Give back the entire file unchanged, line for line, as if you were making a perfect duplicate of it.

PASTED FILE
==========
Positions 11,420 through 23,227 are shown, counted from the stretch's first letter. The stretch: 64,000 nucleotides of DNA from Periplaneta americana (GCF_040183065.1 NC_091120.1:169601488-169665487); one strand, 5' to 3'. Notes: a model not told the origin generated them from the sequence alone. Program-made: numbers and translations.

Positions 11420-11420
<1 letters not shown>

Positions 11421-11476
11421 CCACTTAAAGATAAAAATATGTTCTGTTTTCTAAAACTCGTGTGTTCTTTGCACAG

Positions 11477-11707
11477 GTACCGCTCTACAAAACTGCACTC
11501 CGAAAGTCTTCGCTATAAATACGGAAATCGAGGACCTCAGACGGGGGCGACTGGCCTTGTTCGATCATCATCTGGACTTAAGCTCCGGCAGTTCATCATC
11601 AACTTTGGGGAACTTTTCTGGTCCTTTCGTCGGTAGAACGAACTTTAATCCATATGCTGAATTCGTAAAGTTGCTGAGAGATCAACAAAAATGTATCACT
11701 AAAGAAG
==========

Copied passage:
Positions 11,420 through 23,227 are shown, counted from the stretch's first letter. The stretch: 64,000 nucleotides of DNA from Periplaneta americana (GCF_040183065.1 NC_091120.1:169601488-169665487); one strand, 5' to 3'. Notes: a model not told the origin generated them from the sequence alone. Program-made: numbers and translations.

Positions 11420-11420
<1 letters not shown>

Positions 11421-11476
11421 CCACTTAAAGATAAAAATATGTTCTGTTTTCTAAAACTCGTGTGTTCTTTGCACAG

Positions 11477-11707
11477 GTACCGCTCTACAAAACTGCACTC
11501 CGAAAGTCTTCGCTATAAATACGGAAATCGAGGACCTCAGACGGGGGCGACTGGCCTTGTTCGATCATCATCTGGACTTAAGCTCCGGCAGTTCATCATC
11601 AACTTTGGGGAACTTTTCTGGTCCTTTCGTCGGTAGAACGAACTTTAATCCATATGCTGAATTCGTAAAGTTGCTGAGAGATCAACAAAAATGTATCACT
11701 AAAGAAG